The Billionaire Boss's Forbidden Mistress

By: Miranda Lee


LEAH DIDN’T STOPswimming till a full twenty laps were behind her.

Satisfied with her workout, she stroked over to the side of the pool and grabbed the silver handles on the ladder. As she hauled herself upwards out of the water, her gaze connected with her left thigh and the rough ridges of white skin that crisscrossed it.

Leah didn’t look away, as she usually did. Instead, she forced herself to study the scars in the early morning sunshine.

They had faded quite a bit over the past two years. But they were never going to go away, she accepted as she climbed out on to the tiled pool surround and reached for her towel.

Leah sighed. She wished her disfigurement didn’t bother her so much. It seemed pathetic to be upset about a few wretched scars when the car accident that had produced them had taken the life of her mother.

Nothing compared with that tragedy, not even Carl leaving her a few months after the accident. Though she’d been shattered at the time.

Leah clutched the towel tightly in her hands, rubbing at her scars less than gently as she recalled the expression on Carl’s face when he’d taken his first good look at her scarred leg. He’d been utterly revolted. And repulsed.

He’d made excuses not to make love to her for weeks after she came home from hospital, till finally he’d announced that he wanted a divorce, saying it was because she had changed.

Leah agreed that she had. During the long, painful weeks she’d been in hospital, she’d found a different person inside herself. A better person, she liked to think. A person with more character, and insight, and compassion.

Carl claimed she’d become far too serious and was no fun any more. Leah’s desperate argument that she’d just lost her mother and was naturally feeling sad made no impression on him at all.

His leaving her had nothing to do with her personality having changed, she thought bitterly. It was all to do with her scars. And her limp.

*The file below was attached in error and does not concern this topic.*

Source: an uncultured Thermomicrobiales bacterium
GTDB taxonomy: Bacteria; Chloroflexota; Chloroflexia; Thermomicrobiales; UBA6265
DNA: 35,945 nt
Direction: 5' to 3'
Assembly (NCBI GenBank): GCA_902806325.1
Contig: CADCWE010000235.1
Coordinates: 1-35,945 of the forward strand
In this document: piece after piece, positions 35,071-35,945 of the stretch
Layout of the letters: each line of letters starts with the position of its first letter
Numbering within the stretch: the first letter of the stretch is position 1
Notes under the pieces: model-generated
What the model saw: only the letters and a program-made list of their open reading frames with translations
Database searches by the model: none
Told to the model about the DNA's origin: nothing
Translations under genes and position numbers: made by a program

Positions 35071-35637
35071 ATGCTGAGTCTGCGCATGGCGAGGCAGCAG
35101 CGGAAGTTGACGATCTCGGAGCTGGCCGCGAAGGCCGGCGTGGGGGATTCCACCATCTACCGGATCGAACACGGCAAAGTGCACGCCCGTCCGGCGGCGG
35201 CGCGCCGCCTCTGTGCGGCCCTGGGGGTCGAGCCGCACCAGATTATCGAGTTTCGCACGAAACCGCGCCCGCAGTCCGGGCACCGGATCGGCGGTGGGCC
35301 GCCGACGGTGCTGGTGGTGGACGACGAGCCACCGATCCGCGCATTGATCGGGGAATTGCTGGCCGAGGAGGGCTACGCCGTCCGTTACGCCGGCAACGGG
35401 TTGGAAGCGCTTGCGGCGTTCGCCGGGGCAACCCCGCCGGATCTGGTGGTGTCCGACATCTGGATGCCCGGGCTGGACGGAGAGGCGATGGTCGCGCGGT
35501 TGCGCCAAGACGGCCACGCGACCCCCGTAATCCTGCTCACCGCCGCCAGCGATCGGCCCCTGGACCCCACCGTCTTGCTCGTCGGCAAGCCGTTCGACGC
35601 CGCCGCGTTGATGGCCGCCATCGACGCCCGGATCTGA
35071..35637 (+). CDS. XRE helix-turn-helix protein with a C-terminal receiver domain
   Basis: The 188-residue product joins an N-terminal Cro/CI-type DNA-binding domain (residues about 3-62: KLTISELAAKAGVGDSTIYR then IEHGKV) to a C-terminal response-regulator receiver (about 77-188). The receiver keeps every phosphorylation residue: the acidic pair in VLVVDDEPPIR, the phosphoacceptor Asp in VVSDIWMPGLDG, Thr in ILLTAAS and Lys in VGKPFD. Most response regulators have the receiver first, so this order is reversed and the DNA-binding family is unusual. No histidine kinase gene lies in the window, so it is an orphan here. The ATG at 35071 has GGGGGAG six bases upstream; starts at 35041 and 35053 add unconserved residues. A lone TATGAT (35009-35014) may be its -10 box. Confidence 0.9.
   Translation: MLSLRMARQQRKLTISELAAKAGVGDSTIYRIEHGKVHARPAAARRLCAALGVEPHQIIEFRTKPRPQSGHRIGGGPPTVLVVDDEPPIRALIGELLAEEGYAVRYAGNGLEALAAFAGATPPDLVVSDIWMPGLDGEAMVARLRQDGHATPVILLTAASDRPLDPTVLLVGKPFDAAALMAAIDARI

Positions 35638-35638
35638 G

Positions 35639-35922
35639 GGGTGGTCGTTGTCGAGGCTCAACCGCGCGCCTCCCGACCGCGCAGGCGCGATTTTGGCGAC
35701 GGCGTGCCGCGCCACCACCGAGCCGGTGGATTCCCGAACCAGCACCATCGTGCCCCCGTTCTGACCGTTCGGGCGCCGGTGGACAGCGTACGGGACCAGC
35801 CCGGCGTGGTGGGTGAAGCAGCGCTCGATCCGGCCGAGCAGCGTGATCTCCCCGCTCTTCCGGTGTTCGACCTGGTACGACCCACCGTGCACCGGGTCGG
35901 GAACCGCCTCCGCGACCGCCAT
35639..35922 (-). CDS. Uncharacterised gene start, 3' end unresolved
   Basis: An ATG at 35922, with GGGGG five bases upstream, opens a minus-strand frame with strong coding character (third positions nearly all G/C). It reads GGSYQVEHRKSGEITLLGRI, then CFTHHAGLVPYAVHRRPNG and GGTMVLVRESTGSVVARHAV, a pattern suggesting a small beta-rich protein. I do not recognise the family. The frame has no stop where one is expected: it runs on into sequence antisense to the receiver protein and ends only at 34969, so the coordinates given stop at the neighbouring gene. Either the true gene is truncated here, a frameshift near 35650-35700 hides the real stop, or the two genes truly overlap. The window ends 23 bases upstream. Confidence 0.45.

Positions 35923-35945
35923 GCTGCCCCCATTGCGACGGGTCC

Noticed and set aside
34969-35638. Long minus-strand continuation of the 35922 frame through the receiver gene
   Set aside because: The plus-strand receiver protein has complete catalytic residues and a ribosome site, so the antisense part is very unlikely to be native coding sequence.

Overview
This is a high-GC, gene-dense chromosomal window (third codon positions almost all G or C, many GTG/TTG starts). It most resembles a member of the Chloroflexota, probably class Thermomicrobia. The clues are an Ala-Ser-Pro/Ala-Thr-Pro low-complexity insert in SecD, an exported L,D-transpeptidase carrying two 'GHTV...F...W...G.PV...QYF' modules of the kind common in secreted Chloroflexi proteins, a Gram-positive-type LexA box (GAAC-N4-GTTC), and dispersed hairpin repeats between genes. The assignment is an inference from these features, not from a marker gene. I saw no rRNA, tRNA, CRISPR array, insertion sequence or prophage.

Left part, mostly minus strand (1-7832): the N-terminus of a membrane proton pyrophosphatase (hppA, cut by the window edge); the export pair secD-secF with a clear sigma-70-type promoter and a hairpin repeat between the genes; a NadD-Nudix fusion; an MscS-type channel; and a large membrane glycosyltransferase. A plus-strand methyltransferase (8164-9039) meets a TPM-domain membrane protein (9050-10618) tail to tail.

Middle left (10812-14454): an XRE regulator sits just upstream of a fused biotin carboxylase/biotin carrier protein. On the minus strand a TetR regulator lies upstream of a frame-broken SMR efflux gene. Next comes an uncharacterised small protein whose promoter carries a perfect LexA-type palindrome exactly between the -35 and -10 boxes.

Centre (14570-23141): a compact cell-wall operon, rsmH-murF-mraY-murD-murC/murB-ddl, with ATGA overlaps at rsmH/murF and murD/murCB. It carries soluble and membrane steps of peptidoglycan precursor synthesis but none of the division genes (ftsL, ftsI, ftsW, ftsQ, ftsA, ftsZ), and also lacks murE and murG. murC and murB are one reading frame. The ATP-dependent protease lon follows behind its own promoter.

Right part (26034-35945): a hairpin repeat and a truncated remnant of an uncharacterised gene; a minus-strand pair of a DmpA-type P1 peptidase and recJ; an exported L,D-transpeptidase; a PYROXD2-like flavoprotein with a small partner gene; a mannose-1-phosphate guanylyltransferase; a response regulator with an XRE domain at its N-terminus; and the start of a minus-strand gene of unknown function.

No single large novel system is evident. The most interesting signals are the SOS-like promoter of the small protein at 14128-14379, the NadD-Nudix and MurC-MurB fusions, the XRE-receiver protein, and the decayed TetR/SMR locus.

Well, the limp had long gone but the scars would never go. Not the scars on her legs. Or the scars on her heart.

Still, she’d finally come to terms with Carl’s calling it quits on her. After all, what woman would actually want to stay married to a man who could not tolerate a wife who was no longer physically perfect?

Which, before the accident, she had been. Or so she’d been told all her life.

Leah had been the image of her mother, a natural blonde with lovely green eyes, perfect teeth and skin, and a very pretty face and figure. Leah had grown up taking her good genes for granted. Taking her privileged lifestyle for granted as well.

As the only child of one of Sydney’s most successful stockbrokers, she’d never wanted for a thing. She’d been spoiled rotten all her life, her pampered upbringing producing a precious little society princess who thought the world was her oyster. Working for a living had never been on Leah Bloom’s agenda. She had a monthly allowance, plus a credit card. Why work nine to five in some dreary job?

When people had asked what she did for a living, she had told them she was an aspiring writer, a minor ambition that had come to her during her last year at school when her English teacher complimented her on one of her creative writing assignments. She’d even attended a fiction-writing course at one stage, bought herself a computer and started a chick-lit novel, which was little more than a diary of what she did every week.

Which meant extremely silly and shallow, Leah decided in hindsight.

How could it be anything else when her lifewas silly and shallow, every day filled with shopping and charity luncheons and idle hours spent in beauty salons getting ready for the evening’s outing. By the time Leah was twenty-one, she’d been to more parties and premieres and black-tie dos than she could count.

Falling in love and marrying Carl had been the icing on her seemingly never-ending cake. He’d been attractive and charming and rich.Very rich. Leah’s family didn’t mix with any other kind.

Carl had been thirty when they married, the heir to an absolute fortune made in diamonds. She’d been twenty-three.

They’d only been married for six months when the accident happened. Way too short a time for Carl to fall out of love with her. Leah had long come to the conclusion that she’d just been a trophy wife, a decoration on his arm to show off, a possession that he’d only valued when she’d been glitteringly perfect.

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